'No logic': Jail for Singaporean who argued he has the right to insult foreigners

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SINGAPORE - A Singaporean man who berated two foreign workers with xenophobic insults said in his defence that it was his "constitutional right" to express himself as the pair were in his neighbourhood.

After a trial at a district court, Lee Poh Kian, 56, was on Thursday (July 28) sentenced to a week's jail and fined $1,000.

In response to Lee's claims to his rights, Deputy Public Prosecutor Sean Teh said in his submissions: "At no point did the accused make any valid arguments regarding the Constitution to support his case.

"It is also glaringly obvious that there is no such constitutional right."

Lee also failed to wear a mask over his nose and mouth when he approached Mr Ratnasingam Jatheesan and Mr Krishnan Karthikeyan and insulted them in Toa Payoh on July 12 last year.

Court documents did not disclose the foreign workers' nationalities.

Last month, District Judge Chay Yuen Fatt convicted Lee of two counts of harassment and an offence under the Covid-19 (Temporary Measures) Act.

The court heard that Mr Ratnasingam and Mr Krishnan were taking measurements for the construction of a linkway in Lorong 5 Toa Payoh last July when it started to rain.

The pair sought shelter at a corridor when Lee, who was nearby, started berating them with xenophobic insults.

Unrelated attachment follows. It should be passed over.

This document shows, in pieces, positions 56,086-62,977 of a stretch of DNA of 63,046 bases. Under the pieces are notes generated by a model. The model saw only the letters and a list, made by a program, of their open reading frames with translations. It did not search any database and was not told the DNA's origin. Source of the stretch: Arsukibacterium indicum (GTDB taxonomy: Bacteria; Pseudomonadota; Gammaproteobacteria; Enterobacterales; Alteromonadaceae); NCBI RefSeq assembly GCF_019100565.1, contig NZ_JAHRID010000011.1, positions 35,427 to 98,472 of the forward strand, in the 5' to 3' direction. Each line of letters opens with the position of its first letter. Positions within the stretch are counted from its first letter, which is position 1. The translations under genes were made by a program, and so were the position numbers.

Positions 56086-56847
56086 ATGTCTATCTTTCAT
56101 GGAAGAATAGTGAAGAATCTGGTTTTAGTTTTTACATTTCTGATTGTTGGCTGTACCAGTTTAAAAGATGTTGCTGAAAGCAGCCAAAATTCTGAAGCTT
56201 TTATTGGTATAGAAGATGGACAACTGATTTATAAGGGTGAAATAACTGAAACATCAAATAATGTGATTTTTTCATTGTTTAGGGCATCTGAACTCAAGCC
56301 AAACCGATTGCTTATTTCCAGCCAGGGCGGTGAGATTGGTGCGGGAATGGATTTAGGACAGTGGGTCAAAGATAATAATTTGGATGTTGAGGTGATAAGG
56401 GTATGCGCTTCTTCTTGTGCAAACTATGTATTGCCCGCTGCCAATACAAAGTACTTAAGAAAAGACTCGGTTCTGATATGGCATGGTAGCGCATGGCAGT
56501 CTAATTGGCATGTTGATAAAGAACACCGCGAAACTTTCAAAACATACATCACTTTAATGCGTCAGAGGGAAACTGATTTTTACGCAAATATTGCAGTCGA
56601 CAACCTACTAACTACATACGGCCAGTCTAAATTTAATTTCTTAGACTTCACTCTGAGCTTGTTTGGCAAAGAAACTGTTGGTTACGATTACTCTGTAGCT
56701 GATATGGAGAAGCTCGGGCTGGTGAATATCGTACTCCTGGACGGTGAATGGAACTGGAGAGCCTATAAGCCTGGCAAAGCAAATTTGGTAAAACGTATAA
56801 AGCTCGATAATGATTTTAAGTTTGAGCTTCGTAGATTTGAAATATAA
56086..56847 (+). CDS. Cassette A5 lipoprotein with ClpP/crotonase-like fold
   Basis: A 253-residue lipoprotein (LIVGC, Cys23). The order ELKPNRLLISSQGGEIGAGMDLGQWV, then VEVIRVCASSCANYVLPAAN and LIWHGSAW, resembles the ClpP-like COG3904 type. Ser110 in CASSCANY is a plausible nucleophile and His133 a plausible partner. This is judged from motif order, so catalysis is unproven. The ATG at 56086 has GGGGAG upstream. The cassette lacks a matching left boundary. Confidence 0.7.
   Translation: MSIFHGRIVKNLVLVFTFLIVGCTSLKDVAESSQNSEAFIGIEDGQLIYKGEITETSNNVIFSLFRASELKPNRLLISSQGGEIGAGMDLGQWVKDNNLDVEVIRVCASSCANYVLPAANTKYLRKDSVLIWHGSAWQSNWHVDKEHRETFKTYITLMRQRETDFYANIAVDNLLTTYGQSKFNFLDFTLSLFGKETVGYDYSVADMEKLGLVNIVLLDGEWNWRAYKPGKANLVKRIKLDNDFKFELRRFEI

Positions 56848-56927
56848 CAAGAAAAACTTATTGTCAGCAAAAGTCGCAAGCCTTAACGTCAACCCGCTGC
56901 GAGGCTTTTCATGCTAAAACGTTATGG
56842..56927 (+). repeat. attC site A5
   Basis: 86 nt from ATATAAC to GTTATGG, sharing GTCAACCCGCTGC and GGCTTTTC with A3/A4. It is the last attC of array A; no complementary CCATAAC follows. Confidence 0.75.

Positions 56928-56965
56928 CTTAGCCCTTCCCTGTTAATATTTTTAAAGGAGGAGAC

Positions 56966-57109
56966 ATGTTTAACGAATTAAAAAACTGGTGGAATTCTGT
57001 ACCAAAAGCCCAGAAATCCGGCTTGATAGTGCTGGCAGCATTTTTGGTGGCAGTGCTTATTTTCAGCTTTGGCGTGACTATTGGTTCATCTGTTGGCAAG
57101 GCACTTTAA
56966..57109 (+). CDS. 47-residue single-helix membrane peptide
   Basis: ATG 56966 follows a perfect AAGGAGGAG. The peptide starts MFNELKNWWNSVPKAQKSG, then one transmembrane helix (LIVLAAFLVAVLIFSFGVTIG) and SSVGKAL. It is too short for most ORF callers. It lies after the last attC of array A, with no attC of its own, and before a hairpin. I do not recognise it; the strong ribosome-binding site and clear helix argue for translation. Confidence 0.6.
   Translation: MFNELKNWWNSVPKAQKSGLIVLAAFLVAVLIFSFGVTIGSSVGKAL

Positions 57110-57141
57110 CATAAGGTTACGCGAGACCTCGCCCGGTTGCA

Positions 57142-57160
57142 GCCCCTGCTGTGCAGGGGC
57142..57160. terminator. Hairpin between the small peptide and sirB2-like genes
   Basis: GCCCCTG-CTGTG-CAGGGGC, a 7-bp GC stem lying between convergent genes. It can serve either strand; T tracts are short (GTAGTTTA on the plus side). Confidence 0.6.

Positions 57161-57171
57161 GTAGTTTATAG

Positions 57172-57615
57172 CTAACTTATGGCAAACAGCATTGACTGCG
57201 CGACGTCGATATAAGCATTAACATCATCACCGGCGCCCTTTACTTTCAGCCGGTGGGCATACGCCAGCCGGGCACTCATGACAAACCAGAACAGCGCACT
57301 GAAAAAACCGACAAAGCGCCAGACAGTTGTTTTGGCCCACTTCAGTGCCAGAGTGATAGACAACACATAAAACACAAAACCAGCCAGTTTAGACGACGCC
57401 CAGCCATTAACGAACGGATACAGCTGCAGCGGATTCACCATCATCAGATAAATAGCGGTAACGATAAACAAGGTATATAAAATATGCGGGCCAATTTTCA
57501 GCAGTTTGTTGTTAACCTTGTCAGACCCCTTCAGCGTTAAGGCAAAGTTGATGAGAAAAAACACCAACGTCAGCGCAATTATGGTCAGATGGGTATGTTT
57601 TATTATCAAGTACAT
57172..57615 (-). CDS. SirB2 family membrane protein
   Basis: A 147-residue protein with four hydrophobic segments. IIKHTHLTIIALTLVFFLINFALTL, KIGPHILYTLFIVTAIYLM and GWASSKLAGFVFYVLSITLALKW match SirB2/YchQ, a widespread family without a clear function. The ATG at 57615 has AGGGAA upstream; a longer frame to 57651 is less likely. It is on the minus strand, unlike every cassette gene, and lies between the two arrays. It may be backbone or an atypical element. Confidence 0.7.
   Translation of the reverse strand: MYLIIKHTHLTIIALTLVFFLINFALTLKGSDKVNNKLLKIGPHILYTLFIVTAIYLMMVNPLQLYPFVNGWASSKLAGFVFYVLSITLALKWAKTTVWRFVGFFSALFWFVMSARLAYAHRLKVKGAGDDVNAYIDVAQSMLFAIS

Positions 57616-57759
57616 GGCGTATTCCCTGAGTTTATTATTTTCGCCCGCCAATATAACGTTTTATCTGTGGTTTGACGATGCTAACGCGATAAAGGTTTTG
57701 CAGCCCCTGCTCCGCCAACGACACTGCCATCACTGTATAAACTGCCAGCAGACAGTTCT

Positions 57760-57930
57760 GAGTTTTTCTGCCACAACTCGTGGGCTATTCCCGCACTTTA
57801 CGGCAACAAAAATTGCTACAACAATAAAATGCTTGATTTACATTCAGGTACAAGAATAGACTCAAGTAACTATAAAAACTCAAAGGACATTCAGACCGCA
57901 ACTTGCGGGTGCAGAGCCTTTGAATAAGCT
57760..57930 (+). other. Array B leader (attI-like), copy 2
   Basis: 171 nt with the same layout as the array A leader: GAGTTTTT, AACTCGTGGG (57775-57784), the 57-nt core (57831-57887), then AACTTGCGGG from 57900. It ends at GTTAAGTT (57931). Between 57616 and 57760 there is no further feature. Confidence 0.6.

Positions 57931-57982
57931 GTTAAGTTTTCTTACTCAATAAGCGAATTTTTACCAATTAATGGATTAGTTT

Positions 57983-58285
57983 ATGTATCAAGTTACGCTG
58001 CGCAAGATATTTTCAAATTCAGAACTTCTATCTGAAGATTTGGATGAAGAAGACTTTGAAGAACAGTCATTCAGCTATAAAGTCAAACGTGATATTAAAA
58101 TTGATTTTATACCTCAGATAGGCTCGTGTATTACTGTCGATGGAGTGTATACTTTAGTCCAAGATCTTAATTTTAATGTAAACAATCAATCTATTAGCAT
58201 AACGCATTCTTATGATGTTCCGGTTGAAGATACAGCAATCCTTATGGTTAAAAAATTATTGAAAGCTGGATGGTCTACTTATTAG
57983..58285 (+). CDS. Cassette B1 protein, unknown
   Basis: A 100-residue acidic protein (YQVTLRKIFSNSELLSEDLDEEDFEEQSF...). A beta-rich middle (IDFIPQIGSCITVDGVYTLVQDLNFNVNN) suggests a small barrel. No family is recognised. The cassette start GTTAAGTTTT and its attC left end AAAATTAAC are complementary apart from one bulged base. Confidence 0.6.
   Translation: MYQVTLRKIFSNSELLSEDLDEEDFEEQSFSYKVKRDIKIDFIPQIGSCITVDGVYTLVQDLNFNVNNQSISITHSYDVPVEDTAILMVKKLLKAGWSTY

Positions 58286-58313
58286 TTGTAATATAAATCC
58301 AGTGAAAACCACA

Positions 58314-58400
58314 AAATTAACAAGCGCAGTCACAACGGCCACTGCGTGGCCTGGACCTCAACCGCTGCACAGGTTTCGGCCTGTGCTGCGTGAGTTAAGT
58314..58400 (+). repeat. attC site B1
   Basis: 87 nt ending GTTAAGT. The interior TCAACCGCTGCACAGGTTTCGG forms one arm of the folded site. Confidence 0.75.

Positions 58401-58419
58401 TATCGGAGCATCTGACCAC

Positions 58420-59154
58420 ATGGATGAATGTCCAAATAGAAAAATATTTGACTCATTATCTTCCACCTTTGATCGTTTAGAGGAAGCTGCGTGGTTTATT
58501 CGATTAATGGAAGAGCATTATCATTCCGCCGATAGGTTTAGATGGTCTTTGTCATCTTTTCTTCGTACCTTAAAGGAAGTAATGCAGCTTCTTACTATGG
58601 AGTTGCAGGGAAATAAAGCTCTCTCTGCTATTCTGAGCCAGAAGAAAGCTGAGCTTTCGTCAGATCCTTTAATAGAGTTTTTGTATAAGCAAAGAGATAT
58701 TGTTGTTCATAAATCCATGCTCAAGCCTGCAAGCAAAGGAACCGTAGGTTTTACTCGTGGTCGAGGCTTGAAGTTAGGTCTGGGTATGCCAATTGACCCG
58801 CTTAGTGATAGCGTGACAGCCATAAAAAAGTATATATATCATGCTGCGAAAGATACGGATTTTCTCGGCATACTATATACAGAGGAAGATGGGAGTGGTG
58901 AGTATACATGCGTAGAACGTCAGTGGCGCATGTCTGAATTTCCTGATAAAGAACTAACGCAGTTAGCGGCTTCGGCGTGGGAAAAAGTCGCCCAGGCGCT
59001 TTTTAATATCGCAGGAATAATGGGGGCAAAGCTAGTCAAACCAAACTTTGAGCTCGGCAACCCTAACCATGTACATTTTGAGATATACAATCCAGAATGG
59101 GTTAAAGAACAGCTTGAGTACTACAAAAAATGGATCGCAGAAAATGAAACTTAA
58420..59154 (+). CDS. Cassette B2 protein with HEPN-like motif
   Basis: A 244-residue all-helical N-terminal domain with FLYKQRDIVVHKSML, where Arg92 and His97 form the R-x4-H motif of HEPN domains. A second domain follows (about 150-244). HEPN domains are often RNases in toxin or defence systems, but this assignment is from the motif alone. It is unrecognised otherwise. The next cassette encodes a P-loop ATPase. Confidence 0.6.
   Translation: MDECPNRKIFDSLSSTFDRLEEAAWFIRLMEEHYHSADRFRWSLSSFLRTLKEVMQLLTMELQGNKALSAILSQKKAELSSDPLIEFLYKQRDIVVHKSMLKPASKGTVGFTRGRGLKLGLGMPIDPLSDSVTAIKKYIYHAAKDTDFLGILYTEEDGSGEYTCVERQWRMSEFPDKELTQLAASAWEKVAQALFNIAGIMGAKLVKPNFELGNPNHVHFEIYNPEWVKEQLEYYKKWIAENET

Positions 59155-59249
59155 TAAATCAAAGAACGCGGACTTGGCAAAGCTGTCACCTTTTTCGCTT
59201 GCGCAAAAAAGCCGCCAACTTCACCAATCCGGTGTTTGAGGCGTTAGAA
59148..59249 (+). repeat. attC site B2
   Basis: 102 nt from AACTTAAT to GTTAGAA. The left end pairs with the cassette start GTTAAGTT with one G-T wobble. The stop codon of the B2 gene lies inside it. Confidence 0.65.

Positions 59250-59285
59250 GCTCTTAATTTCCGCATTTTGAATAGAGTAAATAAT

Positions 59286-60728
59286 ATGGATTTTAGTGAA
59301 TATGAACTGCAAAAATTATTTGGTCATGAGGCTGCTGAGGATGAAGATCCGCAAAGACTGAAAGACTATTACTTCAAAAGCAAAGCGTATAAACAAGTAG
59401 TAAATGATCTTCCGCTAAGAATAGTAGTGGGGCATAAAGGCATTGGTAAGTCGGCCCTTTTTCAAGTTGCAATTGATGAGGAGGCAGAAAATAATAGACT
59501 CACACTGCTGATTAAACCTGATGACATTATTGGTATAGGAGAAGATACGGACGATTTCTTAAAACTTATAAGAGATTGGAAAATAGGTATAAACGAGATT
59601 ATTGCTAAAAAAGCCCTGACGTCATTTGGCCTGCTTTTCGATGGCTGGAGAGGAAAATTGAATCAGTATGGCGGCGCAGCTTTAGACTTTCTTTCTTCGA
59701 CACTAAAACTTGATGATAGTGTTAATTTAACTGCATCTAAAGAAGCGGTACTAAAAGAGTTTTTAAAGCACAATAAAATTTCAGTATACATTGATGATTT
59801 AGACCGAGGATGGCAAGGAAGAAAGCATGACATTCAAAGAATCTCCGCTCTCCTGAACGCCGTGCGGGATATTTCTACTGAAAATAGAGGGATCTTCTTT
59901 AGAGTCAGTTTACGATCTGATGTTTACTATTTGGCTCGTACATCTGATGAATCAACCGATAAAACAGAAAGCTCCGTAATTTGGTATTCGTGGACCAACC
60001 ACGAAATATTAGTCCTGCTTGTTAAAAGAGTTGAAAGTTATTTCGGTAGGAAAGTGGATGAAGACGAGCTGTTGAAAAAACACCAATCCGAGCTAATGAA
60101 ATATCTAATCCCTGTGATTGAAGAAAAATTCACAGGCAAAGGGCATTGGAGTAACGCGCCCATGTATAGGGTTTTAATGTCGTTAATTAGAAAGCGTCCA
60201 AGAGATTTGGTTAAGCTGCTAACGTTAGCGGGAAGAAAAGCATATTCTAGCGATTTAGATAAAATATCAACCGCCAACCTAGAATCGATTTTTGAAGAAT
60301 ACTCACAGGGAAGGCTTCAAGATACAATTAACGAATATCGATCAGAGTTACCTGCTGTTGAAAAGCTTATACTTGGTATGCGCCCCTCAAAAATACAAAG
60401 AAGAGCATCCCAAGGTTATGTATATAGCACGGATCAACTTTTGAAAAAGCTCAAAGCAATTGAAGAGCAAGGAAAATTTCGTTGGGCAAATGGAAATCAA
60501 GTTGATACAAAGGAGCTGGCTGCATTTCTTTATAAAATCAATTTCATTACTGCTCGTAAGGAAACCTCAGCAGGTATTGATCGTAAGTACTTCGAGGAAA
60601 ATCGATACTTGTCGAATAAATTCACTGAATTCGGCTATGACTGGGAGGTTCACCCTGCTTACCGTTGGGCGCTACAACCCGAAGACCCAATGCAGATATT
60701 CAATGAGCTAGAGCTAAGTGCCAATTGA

Mr Ratnasingam recorded a video of the tirade, in which Lee said, among other things: "You enter my country is wrong... This government also illegal. We will get you out."

During the trial, Lee admitted that he had told the two men that "Singapore doesn't like them" and "they should go far, far away".

He also admitted that he had told them that "the Singapore government would remove them from (the country)".

The workers had never interacted with Lee prior to this incident, the court heard.

They also did not use abusive language on Lee.

DPP Teh said that Lee's tirade caused Mr Krishnan to feel upset, stressed and insulted.

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The prosecutor added that Mr Ratnasingam felt "very sad and stressed" and "very down".

DPP Teh said that Lee, who was not represented by a lawyer, had no valid defence and what he said "failed to hold an iota of logic".

Lee had said that he was entitled to use those words against the pair because of the "crime situation" and "overcrowding" in Singapore caused by foreign nationals.

The prosecutor added: "He also stated that if foreign nationals such as (the pair) still come to Singapore despite it being overcrowded, it is 'very illegal'.

"On the same note, the accused... even implicitly referred to himself as xenophobic."

The court heard that Lee had presented no evidence of the two foreign workers committing any offence.

He even acknowledged that he had nothing personal against them.

For each count of harassment, an offender can be jailed for up to six months and fined up to $5,000.

For an offence under the Covid-19 (Temporary Measures) Act, a first-time offender can be jailed for up to six months and fined up to $10,000. A repeat offender can be jailed for up to a year and fined up to $20,000.

This article was first published in The Straits Times. Permission required for reproduction.